This past year was a phenomenal one for artistic video games, so its no surprise there are such strong contenders for the Independent Gaming Festival’s Excellence in Visual Art award.

From rubber hose cartoon animation to decadent alien temples, serene autumnal town streets to fractured dreamscapes, the nominees each have something about their art style which elevates them above the rest, and makes them more than worthy of being recognized for their originality. With all of the great games released last year however, it wouldn’t be surprising if you hadn’t had the chance to see some of them, so here’s a breakdown of each game and their different takes on art.


IGF AWARDS
Night in the Woods

Who would have thought someone could make small town life as eye catching as the team at Infinite Fall did? Set against the narrative of a young woman named Mae Borrowski returning home after dropping out of college, Night in the Woods’ 2D art style breathes life into the sleepy mining town of Possum Springs. Trees glow with the colors of fall, as anthropomorphic animal citizens wander the streets of a town brimming with culture and life. It’s easy to get distracted marveling at the smaller visual touches like a fiery sunset or characters’ charming expressions during dialogue. Throw in ethereal dream sequences which treat players to an otherworldly color swap and you’ll be drawn fully into one of last year’s most lauded adventure games.


Cuphead

When Studio MDHR’s Cuphead was first revealed during Microsoft’s E3 2014 press conference, viewers were blown away by the concept of a run-and-gun indie with a 1930s cartoon aesthetic and couldn’t wait to get their hands on it. The excitement proved well founded when the game finally launched this past year, whisking players into a world of color, imagination and classic styles. The game’s characters Cuphead and Mugman dart around the screen as they blast their way through hand-drawn havoc, with enemies reminiscent of classic Disney and Fleischer styles. One moment, you’ll be dodging thunderbolts from malicious train rods; the next, the train itself will spring to life, hurling fire balls from its engine. It’s a one of a kind experience and one of the most inventive takes on what video game art can offer.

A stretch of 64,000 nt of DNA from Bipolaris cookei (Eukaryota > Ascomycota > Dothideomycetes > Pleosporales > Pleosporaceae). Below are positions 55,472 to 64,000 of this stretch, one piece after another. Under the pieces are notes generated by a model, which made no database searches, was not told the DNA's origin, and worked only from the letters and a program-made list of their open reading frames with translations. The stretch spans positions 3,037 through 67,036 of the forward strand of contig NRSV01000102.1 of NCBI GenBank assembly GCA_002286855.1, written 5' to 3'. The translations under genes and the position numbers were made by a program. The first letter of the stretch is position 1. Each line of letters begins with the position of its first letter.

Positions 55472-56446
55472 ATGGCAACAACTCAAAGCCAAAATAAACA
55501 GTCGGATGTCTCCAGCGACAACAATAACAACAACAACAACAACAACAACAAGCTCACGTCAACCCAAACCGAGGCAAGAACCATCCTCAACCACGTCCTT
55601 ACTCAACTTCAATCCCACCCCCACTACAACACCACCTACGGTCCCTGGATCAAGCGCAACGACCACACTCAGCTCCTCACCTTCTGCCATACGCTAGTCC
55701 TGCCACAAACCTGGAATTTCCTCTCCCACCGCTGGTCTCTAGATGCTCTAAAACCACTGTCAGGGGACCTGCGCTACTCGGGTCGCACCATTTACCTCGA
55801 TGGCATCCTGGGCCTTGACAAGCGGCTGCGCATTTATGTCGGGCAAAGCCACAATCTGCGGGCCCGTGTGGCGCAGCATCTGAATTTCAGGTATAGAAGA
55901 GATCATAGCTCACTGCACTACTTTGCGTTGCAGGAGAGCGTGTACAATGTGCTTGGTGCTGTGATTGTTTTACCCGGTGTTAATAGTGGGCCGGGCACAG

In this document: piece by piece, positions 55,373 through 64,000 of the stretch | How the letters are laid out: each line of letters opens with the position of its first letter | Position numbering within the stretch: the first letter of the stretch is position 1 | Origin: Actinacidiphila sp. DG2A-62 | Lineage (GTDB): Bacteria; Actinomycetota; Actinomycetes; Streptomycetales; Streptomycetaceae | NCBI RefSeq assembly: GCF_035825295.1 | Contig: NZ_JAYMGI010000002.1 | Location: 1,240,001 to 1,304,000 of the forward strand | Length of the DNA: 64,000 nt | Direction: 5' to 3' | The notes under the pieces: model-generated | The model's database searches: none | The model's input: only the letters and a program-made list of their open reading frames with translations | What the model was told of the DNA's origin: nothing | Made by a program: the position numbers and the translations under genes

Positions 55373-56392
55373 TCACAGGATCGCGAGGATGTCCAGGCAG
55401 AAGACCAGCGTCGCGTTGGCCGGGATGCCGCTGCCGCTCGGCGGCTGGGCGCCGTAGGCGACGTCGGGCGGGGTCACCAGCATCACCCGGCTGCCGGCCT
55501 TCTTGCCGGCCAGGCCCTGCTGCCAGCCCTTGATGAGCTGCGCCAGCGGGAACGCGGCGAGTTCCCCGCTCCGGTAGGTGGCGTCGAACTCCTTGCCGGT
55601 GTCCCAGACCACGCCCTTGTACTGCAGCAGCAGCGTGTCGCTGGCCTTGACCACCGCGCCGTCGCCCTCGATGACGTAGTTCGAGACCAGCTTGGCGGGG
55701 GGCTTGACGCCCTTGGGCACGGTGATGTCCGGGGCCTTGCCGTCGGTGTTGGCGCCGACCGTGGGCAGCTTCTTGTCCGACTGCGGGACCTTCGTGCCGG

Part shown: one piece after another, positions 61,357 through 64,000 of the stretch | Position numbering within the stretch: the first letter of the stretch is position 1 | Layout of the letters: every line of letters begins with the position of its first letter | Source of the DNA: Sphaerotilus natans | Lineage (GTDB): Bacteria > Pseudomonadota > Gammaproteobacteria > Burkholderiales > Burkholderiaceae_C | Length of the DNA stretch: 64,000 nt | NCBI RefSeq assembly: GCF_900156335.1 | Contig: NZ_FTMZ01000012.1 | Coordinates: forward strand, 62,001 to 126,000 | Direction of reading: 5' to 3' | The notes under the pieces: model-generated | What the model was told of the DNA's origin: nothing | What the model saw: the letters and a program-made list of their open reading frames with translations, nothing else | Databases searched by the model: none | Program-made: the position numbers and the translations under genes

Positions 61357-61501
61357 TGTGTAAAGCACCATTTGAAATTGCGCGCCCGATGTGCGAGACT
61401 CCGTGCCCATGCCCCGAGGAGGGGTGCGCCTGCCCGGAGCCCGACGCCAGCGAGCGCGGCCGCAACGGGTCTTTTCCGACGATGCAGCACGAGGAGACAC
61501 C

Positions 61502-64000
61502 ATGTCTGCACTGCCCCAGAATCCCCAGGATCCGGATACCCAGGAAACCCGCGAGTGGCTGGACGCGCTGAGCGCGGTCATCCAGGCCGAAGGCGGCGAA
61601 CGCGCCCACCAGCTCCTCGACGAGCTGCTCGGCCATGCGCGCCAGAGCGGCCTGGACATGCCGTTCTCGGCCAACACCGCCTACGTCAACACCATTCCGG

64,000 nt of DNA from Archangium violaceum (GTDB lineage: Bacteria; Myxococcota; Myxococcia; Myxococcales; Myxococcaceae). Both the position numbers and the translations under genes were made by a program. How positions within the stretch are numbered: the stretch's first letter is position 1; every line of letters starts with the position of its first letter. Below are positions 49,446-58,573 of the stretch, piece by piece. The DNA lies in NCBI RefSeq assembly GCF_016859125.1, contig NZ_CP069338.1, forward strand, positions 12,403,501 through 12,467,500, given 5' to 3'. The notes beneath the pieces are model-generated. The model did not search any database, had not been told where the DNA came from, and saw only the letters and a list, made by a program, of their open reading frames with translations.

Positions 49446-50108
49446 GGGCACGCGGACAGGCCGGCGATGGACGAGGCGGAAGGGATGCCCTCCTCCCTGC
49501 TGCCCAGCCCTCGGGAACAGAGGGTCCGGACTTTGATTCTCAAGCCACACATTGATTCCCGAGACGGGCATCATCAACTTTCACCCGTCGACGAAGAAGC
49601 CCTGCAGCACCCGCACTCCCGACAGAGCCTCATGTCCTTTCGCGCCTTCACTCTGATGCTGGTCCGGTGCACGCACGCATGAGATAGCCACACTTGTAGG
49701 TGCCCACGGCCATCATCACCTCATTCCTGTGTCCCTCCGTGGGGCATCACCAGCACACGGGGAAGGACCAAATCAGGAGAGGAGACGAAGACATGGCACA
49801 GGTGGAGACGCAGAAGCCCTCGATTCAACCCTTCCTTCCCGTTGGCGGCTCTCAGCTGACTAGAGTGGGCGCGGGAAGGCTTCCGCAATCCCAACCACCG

Echo

It’s hard to say exactly what is most striking about the art of Ultra Ultra’s SciFi stealth title Echo. Set in the gilded, maze like ruins of a long dead world, players take the role of En, a spacesuit-clad being in search of a way to bring someone dear to her back to life. Rumors say that buried deep within the pristine corridors of the ruins lies something capable of this feat, but unknown forces soon prove it will be anything but easy to take.

This juxtaposition of decadence and science fiction art styles meshes beautifully, helping to add to the tension and sense of unease as players avoid blob like horrors and mimics to make their way toward their ultimate goal. It’s an inspired take on how science fiction can be conveyed, and something fans of the genre won’t want to miss.